3) Beyond that, Gilliam has said that he finally reboot The Man Who Killed Don Quixote, with Johnny Depp and, possibly, Michael Palin in the title roles.

    Is it time to suggest that the curse of Terry Gilliammight finally have be exorcised or am I tempting fate?

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  • seandodson 12:18 pm on July 31, 2008 Permalink | Reply
    Tags: , computer games, , , movie, neuromancer, new rave, , sf, , tr2n, trailer, tron, tron 2,   

    TR2N (Tron 2) might be doomed to failure, but we still want the test footage 

    Disney’s Tron is like the Dorian Gray of science fiction: it just never seems to get any older. It’s beautiful, neon-lit vector graphics have left a long legacy on contemporary design (Motorola’s RAZR / the architecture of Liverpool Steet’s Broadgate / even the fashion for Nu-Rave). It also imagined what virtual reality might look like, a full two years before William Gibson’s Neuromancer

    Next year sees the release of Tron 2, with Jeff Bridges reprising his lead role. Last week test footage of the sequel was screened at Comic Con in San Diego and leaked onto the web by someone in the audience. It’s amazing how, even though the footage is both blurred and unsteady (its apparently taken on a mobile phone) I feel compelled to watch it.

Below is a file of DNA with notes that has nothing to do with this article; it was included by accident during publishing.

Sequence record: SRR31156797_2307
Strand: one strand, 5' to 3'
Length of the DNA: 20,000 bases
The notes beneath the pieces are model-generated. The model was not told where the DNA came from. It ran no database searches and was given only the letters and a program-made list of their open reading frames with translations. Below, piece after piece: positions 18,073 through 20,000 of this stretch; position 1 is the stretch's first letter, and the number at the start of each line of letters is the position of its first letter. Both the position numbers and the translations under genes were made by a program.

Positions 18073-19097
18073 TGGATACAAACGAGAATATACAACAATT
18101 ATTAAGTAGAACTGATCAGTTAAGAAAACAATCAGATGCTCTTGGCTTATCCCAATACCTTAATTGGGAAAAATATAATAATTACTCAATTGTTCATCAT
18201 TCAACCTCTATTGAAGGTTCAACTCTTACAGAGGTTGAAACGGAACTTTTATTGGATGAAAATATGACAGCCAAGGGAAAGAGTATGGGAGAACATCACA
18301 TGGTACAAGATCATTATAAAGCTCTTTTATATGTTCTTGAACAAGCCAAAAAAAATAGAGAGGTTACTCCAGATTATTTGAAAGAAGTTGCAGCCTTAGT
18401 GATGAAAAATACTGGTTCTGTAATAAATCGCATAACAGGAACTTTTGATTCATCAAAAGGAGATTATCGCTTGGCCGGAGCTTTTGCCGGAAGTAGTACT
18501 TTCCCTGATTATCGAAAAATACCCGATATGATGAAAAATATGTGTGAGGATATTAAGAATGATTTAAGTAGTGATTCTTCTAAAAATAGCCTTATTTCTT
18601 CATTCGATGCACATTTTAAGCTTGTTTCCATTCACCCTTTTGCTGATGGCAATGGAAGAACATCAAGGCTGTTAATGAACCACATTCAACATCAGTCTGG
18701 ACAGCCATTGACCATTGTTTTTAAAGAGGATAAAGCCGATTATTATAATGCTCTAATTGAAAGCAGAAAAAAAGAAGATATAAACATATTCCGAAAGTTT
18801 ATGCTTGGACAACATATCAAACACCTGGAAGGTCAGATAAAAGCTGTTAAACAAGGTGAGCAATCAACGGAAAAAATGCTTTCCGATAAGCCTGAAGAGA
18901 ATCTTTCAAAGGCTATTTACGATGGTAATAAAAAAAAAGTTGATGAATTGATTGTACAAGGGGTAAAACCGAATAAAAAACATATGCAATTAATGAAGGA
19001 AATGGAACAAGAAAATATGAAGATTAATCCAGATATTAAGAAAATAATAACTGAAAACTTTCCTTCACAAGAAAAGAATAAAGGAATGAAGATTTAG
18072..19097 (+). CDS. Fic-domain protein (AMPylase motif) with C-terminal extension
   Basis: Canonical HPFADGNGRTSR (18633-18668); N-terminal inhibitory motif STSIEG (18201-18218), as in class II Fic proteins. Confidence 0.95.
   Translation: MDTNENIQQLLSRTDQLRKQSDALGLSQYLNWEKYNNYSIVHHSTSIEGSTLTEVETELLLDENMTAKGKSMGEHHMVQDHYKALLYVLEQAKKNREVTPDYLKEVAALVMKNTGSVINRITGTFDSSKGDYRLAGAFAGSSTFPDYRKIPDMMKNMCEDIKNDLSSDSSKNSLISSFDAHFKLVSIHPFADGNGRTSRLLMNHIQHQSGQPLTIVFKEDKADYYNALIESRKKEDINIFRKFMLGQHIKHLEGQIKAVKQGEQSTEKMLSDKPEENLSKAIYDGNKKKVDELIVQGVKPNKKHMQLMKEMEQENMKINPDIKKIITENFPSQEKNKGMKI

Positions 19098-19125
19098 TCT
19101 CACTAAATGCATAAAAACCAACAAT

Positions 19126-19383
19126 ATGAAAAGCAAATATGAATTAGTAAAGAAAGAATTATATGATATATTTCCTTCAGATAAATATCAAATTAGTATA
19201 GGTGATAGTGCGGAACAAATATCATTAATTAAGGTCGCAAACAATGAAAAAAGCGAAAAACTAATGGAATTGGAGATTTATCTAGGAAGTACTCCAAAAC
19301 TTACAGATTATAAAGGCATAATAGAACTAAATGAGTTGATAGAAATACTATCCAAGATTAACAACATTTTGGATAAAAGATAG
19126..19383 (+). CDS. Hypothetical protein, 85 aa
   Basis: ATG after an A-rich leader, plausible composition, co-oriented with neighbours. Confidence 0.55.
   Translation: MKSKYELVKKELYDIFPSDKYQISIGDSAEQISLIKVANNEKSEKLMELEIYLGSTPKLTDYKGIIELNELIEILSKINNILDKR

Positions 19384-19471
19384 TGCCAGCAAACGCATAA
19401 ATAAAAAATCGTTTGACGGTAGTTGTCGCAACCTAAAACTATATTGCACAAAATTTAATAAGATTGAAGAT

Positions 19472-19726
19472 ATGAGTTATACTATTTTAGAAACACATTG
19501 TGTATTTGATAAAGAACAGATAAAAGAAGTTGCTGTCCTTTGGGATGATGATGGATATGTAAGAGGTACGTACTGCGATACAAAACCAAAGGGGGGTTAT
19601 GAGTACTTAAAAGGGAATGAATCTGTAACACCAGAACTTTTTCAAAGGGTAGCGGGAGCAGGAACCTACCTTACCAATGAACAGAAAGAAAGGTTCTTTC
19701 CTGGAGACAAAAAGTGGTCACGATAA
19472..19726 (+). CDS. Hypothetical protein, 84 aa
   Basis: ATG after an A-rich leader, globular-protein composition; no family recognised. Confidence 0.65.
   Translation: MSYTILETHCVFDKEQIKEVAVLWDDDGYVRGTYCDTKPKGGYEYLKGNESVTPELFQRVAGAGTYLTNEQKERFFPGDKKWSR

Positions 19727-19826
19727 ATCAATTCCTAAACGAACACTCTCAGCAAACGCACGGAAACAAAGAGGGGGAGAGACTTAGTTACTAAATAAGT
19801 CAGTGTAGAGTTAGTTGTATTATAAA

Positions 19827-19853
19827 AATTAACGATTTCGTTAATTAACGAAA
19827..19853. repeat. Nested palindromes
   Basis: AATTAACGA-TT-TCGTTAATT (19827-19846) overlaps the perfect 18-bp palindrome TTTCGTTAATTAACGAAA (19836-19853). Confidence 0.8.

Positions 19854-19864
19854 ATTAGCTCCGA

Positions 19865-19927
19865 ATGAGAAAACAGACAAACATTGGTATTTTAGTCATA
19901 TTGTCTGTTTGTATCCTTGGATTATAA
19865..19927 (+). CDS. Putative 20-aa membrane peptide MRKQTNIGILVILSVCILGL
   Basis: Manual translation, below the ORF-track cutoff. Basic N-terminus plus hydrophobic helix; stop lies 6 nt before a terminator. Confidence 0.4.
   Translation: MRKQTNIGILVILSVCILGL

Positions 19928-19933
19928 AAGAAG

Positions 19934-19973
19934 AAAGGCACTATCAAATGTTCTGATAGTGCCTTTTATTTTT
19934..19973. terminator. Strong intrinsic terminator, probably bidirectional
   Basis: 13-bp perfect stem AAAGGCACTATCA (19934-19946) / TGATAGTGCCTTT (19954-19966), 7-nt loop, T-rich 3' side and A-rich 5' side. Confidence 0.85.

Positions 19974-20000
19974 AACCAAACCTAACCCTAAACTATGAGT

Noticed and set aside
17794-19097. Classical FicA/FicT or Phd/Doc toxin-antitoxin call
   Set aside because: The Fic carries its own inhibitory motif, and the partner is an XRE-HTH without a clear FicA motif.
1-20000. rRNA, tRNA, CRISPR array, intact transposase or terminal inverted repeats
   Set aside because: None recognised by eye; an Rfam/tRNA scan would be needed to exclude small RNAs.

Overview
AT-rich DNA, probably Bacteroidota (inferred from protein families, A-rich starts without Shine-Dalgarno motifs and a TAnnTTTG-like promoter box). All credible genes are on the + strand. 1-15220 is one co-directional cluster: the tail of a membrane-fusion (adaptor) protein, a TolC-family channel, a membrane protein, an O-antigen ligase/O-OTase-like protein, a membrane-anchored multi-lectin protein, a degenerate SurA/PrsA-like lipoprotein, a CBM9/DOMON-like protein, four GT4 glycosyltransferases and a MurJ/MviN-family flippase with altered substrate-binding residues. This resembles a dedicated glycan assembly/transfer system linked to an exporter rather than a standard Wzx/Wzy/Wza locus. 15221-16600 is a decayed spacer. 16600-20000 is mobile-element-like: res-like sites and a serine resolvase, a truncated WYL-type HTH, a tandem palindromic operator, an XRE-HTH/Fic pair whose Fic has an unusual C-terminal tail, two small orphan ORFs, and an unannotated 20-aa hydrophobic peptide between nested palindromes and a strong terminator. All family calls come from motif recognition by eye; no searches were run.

As William Wiles has pointed out in Icon Magazine, the sequel’s failure is probably inevitable. As hew says, “no remake could match the enormous and lasting importance and influence of the original.

    “Tron was a technological milestone and a cultural breakthrough that cannot be replicated.”

     
    • Rob 6:38 pm on January 16, 2009 Permalink | Reply

      I can’t see how the sequel could surpass the original, but I’m sure it will still be entertaining (assuming they don’t ramp up the content to a PG-13 rating.)

    • 94qozo 8:44 am on May 17, 2009 Permalink | Reply

      Hello, Very nice site. Universe help us, dont worry man.

    • MM 11:54 pm on June 20, 2009 Permalink | Reply

      I think that even if the film doesn’t end up with the same fate as countless other bad sequels, The music (scored by Daft Punk) should make it almost as (if not better than) Wendy Carlos’s great score of the original…
      I’m exited for the full length trailer, rumored to come out at either ComicCon ’09 or Disney’s new D23 expo…..

    • ennY 10:23 am on June 23, 2009 Permalink | Reply

      Fail? No way! TR2N will rule!

  • seandodson 9:42 am on June 13, 2008 Permalink | Reply
    Tags: , bold creative, , , , , israel, lebanon, , , movie, , Waltz with Bashir, , will kim   

    Waltz with Bashir: Cartoon documentary about Lebanese war is no caper